Wednesday, December 25, 2019

The Unsalvageable Novus Ordo

In my last post ("Converting a Novus Ordo Parish to Tradition") I spoke about situations where a mainstream, diocesan Novus Ordo parish can be "converted" to a more traditional practice of the Catholic faith, culminating in the establishment of the Traditional Latin Mass on a permanent basis. I used the example of my parish and discussed the specific conditions that all came together to bend our parish back from the brink of madness to sanity in a period of five years. I offered this sort of strategy as an option for reaching out to well-meaning Novus Ordo Catholics who are open to tradition and would be amenable to the Traditional Latin Mass.

Now it is time to look at the flip-side of the coin.

Because the fact is, this is not always feasible. It's not that a parish can be "too far gone" to ever be brought back—remember, when the reform in my parish began, we were using tie-dyed vestments, puppet masses, and engaging in liturgical dancing. Only five years later we had the Traditional Latin Mass. So it's not a matter of how "far gone" a parish is. Even so, for such a transformation to occur, a lot of pieces need to come together in the right manner, some of them fortuitously. For example, in the beginning my parish was suffering financially and scheduled to be clustered or closed. Therefore our bishop didn't really care that our pastor was raising eyebrows with his traditionalism because the parish was on the chopping block anyway. Who cares if an eccentric pastor rearranges the deck chairs on the Titanic? But what would have happened had my pastor tried the same thing at one of the very large, multi-million dollar urban parishes with 4000 families? Would the bishop have permitted it to go on?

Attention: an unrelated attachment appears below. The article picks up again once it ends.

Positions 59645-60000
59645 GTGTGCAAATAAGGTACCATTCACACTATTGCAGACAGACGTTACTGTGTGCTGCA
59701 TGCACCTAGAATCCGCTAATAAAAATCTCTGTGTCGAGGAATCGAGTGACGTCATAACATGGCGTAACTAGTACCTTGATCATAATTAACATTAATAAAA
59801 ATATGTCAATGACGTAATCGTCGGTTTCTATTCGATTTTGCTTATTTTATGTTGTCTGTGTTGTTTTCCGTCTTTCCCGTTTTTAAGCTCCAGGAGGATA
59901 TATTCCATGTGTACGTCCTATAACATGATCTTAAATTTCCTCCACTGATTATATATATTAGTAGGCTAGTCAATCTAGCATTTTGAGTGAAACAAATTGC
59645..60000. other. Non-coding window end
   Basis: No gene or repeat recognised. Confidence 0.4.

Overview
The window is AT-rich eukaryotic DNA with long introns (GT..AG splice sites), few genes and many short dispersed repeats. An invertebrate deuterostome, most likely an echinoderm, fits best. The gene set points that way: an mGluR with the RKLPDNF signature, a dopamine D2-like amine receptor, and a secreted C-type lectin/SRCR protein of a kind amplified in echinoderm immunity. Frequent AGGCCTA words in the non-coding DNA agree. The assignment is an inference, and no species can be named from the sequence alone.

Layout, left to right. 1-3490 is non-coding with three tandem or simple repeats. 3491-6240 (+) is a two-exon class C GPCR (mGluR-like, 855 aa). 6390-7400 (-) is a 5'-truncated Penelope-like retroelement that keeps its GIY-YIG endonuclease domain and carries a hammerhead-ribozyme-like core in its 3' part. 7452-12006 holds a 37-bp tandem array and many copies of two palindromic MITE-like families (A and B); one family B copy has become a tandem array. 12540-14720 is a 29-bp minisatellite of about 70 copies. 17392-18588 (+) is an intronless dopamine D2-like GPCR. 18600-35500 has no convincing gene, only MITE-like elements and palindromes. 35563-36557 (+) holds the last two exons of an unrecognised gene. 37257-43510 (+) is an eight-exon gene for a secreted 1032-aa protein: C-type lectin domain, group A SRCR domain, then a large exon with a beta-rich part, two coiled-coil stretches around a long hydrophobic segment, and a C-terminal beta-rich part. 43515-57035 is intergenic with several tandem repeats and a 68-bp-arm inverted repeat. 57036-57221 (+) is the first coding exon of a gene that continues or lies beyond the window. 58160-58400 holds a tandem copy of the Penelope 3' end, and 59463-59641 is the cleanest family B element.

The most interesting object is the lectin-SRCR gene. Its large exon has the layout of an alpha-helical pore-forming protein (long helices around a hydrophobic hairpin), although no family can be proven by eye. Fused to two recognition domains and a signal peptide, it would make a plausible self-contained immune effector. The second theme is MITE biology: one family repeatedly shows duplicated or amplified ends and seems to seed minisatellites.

So as we can see, such a transformation is not always possible, despite peoples' best efforts. Furthermore, to try to work from the inside to help a Novus Ordo parish move towards tradition presumes there is some sort of grounds for hoping this might actually occur. But sometimes, there is no rational basis for hope. Sometimes the situation is manifestly unsalvageable.

This Christmas was very complicated for me. For reasons of family, Christmas scheduling, travel, etc. I ended up having to fulfill my Christmas obligation at a parish I never go to. What a cluster-bleep. The music was just...ugh...they had a full-band with a drum kit and the whole shebang. They played traditional Christmas hymns like Joy to the World and Hark! The Herald Angels Sing but with obnoxiously upbeat tempos and power-chord guitar riffs that rattled by teeth because the acoustics of the church amplified the already obnoxiously loud sounds so much. The homily was tripe. More rock music during holy communion as an army of EMHCs swarmed down into the congregation to distribute the sacrament so no parishioner had to undergo the inconvenience of having to walk more than ten feet to receive Jesus. 

Let me ask you, what do you think of when you think of the Novus Ordo? What vision enters your head? Maybe it's crappy homilies. Perhaps it's some form of liturgical abuse, or bad music, or some other novelty. Those things would come to my mind as well. However, it was while walking back from Holy Communion at this Christmas Eve Mass that I saw something that more perfectly instantiates the spirit of the Novus Ordo than anything I'd ever witnessed. There were these two Boomers sitting there—a husband and wife, probably in their early 60s—sitting in folding chairs against the wall because there was no room in the pews. I passed by them on the way back to my seat. The wife was half-heartedly trying to follow along, mumbling the words to Joy to the World but unable to find the rhythm within the weird rock adaptation being performed. But the husband, well, the look on his face was priceless. He was hunched over, with the most blank, expressionless look of abject apathy. Eye has not seen, ear has not heard, nor has it entered into the mind of man the number of shits this guy didn't give. Total indifference. It was the quintessential "" face.